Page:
Marcelo Bielsa’s biggest low was Argentina’s exit in the group stage of the 2002 World Cup and he wept uncontrollably and banged his head against the dressing room lockers.
Bielsa spent three months locked away in a convent when he quit Argentina two years later after winning gold at the 2004 Olympics in Athens because he felt so drained.
As chronicled in a new book on Bielsa, Juan Sebastian Verón, while watching his manager banging his head against the lockers, said: “It was the saddest thing seeing Bielsa crying.
“In the dressing room there were some at the back, some lying down, some trying to draw strength from somewhere.
“I shook their hands one by one. I don’t remember what I said, nor do I want to remember. Bielsa could not speak. He was crying with his assistants, Claudio Vivas and Lucho [Javier] Torrente.
“He wasn’t able to talk to us for a long time. His words were short, his sentences brief. He said he felt a very great disappointment and we all started crying.”
Germán Burgos, the keeper who had helped take Argentina to the World Cup and then been spurned by Bielsa, got up.
He ought to have turned on Bielsa, given him a mouthful. Instead, he gave him a hug.
“You cannot imagine the anger of someone who has played in all the qualifiers and has then been discarded for the World Cup,” said Diego Simeone.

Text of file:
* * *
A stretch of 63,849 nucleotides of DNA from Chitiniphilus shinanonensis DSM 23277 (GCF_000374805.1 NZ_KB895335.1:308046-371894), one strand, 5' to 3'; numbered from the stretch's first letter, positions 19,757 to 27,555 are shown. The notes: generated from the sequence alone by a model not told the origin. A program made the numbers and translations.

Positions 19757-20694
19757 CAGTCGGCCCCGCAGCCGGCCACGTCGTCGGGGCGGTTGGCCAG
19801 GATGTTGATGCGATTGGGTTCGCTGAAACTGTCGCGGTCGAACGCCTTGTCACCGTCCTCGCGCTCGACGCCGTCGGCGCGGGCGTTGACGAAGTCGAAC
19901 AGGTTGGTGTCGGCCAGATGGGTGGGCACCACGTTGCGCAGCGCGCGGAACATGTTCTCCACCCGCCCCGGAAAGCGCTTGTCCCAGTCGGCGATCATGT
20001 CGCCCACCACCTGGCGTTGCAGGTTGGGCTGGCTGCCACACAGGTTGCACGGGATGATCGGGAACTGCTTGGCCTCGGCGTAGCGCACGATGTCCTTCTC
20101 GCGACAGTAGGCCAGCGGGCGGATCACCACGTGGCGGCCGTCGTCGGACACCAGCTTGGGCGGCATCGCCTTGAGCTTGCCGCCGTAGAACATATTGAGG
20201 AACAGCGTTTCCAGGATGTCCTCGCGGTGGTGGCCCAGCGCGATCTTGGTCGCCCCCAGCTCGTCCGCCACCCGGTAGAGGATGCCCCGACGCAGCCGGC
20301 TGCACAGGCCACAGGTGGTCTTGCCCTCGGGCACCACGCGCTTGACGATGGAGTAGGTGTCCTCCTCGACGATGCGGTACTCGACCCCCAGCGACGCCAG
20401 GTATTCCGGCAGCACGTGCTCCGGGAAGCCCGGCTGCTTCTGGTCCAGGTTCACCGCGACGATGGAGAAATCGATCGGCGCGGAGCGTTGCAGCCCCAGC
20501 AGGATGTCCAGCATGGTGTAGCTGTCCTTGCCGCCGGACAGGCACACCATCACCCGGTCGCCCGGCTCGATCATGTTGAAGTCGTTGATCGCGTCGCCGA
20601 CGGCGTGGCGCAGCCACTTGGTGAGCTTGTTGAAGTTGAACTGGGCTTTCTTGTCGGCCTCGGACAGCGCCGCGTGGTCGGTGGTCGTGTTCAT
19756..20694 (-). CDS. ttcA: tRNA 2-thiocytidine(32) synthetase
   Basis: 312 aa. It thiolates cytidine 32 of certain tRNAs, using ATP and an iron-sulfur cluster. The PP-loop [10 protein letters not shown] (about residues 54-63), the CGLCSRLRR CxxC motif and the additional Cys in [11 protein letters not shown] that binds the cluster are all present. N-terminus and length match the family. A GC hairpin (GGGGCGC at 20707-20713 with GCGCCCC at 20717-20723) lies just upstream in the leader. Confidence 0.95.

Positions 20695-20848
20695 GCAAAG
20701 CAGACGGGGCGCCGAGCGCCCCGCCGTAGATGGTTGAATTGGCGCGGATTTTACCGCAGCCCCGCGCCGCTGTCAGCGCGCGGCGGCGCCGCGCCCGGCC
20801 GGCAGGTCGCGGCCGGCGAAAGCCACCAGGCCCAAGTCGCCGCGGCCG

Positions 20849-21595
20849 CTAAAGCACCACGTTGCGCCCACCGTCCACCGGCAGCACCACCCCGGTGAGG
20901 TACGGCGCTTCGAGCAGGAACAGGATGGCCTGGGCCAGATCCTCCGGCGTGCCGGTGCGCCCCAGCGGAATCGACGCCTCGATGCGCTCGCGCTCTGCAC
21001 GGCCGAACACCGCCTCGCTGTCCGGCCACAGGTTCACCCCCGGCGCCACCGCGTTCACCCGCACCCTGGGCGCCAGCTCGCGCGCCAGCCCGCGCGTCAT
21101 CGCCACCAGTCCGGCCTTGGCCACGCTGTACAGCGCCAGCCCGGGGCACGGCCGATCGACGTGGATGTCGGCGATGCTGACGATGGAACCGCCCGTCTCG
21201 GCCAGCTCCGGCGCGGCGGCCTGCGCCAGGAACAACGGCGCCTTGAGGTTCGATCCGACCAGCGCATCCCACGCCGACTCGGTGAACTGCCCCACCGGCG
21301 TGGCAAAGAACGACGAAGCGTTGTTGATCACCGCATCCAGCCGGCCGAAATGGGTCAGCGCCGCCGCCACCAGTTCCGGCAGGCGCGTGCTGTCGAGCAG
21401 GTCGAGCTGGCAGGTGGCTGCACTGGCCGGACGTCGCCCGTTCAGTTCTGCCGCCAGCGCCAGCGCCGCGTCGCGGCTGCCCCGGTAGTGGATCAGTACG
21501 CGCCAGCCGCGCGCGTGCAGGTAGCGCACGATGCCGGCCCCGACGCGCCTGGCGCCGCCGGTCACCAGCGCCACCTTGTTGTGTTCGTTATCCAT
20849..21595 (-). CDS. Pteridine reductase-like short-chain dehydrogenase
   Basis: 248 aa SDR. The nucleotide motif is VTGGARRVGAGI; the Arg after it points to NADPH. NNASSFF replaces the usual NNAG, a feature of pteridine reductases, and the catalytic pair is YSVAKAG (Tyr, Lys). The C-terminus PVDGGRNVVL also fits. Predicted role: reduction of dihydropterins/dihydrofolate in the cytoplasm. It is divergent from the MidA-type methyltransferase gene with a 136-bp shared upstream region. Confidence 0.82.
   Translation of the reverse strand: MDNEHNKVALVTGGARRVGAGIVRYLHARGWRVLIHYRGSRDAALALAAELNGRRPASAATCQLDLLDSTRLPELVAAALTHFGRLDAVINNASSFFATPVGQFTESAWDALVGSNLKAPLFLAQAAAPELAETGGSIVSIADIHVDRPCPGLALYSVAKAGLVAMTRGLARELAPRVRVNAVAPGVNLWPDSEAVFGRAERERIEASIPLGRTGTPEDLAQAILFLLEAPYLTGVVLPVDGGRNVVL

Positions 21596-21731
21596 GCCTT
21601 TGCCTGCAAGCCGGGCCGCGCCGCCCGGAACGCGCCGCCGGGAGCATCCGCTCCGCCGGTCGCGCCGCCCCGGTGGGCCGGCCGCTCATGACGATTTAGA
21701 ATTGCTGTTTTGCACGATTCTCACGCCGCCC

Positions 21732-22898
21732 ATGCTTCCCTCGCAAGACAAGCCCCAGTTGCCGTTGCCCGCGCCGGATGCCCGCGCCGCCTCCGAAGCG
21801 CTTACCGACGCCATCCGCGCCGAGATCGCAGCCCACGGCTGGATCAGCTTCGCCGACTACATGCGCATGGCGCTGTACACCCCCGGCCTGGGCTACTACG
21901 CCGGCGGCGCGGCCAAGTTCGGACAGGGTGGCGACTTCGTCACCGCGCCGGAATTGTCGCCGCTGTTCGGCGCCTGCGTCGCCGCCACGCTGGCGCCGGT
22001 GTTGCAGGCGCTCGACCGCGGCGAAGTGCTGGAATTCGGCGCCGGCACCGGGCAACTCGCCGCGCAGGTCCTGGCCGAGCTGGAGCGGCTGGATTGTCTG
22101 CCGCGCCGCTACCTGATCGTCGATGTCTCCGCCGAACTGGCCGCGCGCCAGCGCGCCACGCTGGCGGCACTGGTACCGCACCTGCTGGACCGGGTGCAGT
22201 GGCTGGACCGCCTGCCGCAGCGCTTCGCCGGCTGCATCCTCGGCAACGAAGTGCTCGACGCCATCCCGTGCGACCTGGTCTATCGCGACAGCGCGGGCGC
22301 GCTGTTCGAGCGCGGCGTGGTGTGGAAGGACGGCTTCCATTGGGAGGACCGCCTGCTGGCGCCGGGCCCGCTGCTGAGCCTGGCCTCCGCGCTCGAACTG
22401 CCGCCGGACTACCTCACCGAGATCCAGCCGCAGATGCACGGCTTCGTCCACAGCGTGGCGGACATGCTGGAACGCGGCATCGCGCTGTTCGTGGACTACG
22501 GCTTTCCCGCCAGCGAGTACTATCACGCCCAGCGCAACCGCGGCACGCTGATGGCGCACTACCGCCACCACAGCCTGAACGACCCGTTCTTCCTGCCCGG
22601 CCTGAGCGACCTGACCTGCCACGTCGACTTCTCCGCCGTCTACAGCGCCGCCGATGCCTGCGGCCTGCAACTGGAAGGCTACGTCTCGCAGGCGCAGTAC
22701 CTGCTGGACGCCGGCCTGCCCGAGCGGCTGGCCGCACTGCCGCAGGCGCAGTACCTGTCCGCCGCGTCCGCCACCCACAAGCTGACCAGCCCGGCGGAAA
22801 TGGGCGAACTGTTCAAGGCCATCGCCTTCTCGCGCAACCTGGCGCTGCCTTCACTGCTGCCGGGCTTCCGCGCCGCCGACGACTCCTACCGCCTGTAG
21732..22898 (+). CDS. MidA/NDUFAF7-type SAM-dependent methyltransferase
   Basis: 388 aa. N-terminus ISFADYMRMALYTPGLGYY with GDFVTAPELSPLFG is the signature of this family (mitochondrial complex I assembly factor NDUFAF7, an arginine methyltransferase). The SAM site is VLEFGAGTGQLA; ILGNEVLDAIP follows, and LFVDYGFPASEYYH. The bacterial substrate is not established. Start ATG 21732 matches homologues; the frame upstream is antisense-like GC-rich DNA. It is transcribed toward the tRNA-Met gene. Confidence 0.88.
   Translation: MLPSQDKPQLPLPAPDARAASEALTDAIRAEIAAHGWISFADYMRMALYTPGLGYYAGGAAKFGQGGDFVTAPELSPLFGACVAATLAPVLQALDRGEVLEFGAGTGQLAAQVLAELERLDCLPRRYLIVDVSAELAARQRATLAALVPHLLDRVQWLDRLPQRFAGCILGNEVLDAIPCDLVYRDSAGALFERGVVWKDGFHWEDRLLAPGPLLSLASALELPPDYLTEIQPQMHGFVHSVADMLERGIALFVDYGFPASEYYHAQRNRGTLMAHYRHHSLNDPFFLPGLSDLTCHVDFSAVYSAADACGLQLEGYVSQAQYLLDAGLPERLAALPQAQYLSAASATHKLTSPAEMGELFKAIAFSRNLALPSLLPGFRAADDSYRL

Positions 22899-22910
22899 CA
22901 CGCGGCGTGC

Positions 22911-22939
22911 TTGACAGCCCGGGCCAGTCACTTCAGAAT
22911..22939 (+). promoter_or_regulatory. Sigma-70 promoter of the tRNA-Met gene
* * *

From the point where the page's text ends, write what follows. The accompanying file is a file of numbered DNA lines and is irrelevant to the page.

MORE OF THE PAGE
“Yet he stood up and took the manager in his arms. We were all crying but nobody turned on him. That shows the nobility of the man.”
They returned to the hotel, where a buffet had been laid on. Few felt like eating. They talked until the small hours. Bielsa did not join them.
“To see his suffering and frustration, walking the hotel corridors alone, broke your soul,” said Claudio Caniggia.
In the morning they were desperate to leave, to get out of this World Cup. Bielsa declined to give a farewell press conference, which most managers at a World Cup use to sum up the campaign. Instead, he went for a run.
The first three months after his resignation he spent in a convent in an attempt to detoxify himself from football.
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